But I think this idea, restated in this way: that you should not be performing a piece on stage at a tempo which is your maximum, i.e. at the current edge of your abilities, is familiar. Stephen and Thomas just flip it around to what this means as a strategy for practicing.
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Re: Maximum speed isn't enough

Post by Terpfan » Mon Feb 04, 2019 4:09 am

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Jol
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Re: Maximum speed isn't enough

Post by Jol » Thu Apr 18, 2019 6:19 am

Sometimes I find pushing the tempo faster and really rushing through it mistakes and all for a while, then bringing the tempo back down makes it feel a lot easier more room in the phrase. I got this from a John Petrucci Instructional tape I believe.

ronjazz
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Re: Maximum speed isn't enough

Post by ronjazz » Thu Apr 18, 2019 11:19 pm

Jol wrote:
Thu Apr 18, 2019 6:19 am
Sometimes I find pushing the tempo faster and really rushing through it mistakes and all for a while, then bringing the tempo back down makes it feel a lot easier more room in the phrase. I got this from a John Petrucci Instructional tape I believe.

Problem with that is that you are perfecting your mistakes at faster tempos!! in the long run, it may be better to practice with no mistakes than to try to achieve speed that has mistakes practiced in.
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Re: Maximum speed isn't enough

Post by kmurdick » Thu Apr 18, 2019 11:49 pm

rogjh22, we really need to see a video. Most likely you are having trouble with the right hand. If it's alternating free stroke that is the problem, there is an easy test to see if you are doing things right. Set the metronome at 140 mm and repeat the 'i' finger continuously (at least 36 notes) at two notes per click on the open 2nd string. If you can do this then your potential should be close 140 mm at four notes per click when you alternate i and m continuously (about 36 notes) on the open 2nd string. If you can't do that, you are probably choking the stroke in some way.

Remember to set the right hand so that the stroke can swing freely without hitting the next lower string. Also, think of flexing the knuckle and middle joints together, and then relax the finger immediately after the string is struck and allow it to return naturally. (Some on this list will argue that this not actually how an efficient free stroke works, but this, IMO, is how an efficient free stroke is achieved.)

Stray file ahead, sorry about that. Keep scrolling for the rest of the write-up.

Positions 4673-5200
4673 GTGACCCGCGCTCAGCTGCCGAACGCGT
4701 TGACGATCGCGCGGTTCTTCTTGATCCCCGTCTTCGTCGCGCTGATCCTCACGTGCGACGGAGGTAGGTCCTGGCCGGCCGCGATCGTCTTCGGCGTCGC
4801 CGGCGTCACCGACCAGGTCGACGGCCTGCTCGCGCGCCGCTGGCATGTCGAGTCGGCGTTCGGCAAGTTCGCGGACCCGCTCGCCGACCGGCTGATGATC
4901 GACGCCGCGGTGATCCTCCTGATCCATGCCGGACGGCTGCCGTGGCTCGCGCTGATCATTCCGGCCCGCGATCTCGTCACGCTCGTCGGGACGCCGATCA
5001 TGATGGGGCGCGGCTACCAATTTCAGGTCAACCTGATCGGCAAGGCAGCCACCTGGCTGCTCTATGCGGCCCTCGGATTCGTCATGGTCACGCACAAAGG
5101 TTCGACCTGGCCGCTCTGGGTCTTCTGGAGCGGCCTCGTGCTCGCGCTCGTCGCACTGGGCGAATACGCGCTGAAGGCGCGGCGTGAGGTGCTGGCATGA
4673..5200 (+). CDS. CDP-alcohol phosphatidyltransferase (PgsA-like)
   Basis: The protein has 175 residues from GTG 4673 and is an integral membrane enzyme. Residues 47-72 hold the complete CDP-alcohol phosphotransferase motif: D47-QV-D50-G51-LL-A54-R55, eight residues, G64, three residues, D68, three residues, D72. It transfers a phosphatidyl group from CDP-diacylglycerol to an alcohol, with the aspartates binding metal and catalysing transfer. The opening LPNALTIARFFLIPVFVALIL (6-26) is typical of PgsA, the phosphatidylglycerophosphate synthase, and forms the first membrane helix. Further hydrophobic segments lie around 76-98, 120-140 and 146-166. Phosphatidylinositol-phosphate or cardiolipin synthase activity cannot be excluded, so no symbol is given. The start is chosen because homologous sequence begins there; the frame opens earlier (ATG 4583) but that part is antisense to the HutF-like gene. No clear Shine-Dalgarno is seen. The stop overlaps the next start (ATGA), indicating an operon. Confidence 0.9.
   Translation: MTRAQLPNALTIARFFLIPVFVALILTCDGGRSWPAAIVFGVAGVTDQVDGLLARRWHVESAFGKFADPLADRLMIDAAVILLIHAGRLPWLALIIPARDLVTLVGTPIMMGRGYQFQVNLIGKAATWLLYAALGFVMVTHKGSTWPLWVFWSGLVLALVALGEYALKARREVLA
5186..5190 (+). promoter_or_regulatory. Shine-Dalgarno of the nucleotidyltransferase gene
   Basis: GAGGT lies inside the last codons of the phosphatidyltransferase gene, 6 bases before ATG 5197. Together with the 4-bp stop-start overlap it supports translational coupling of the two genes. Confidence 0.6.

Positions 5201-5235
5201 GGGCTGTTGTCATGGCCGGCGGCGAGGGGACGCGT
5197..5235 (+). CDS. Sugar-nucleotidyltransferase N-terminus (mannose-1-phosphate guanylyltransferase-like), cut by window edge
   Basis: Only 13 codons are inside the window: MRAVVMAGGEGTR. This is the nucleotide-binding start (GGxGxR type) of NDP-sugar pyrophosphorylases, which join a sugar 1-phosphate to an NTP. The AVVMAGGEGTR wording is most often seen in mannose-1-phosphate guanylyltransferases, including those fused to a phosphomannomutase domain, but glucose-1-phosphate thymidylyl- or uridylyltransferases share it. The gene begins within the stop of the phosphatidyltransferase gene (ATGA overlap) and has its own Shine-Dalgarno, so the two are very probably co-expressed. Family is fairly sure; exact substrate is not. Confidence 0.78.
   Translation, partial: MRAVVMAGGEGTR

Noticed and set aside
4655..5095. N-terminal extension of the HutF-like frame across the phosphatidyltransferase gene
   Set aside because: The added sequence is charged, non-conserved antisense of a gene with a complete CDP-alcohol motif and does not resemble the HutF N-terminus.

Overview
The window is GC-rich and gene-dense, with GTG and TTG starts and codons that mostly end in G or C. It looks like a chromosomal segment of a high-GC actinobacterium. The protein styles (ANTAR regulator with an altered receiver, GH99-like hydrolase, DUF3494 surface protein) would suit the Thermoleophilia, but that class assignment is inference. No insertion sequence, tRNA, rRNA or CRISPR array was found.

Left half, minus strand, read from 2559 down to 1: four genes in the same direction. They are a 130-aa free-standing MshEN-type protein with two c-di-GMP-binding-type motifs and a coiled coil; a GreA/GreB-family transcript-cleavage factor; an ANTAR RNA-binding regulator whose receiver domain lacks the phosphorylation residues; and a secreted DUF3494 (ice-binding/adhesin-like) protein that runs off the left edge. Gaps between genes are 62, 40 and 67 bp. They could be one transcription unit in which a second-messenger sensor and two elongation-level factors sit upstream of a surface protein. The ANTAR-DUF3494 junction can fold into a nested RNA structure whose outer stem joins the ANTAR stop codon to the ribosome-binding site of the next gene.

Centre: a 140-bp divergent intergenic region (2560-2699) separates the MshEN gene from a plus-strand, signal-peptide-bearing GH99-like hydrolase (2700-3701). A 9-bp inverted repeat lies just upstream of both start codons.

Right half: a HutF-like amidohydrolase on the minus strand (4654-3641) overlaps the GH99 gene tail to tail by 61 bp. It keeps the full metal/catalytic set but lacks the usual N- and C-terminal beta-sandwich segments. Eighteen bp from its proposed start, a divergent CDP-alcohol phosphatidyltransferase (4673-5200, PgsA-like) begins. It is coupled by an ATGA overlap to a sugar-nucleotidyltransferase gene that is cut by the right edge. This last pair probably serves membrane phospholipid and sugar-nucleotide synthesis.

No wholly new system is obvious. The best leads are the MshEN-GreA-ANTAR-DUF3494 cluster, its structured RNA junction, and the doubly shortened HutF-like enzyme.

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Sebastian
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Re: Maximum speed isn't enough

Post by Sebastian » Fri Apr 19, 2019 4:29 am

kmurdick wrote:
Thu Apr 18, 2019 11:49 pm
rogjh22, we really need to see a video. Most likely you are having trouble with the right hand. If it's alternating free stroke that is the problem, there is an easy test to see if you are doing things right. Set the metronome at 140 mm and repeat the 'i' finger continuously (at least 36 notes) at two notes per click on the open 2nd string. If you can do this then your potential should be close 140 mm at four notes per click when you alternate i and m continuously (about 36 notes) on the open 2nd string. If you can't do that, you are probably choking the stroke in some way.

Remember to set the right hand so that the stroke can swing freely without hitting the next lower string. Also, think of flexing the knuckle and middle joints together, and then relax the finger immediately after the string is struck and allow it to return naturally. (Some on this list will argue that this not actually how an efficient free stroke works, but this, IMO, is how an efficient free stroke is achieved.)
Interesting excercise! I will definetely give it a try!
Maybe also aiding with quick-preps (plantings) and speed bursts, and then using legatto for it.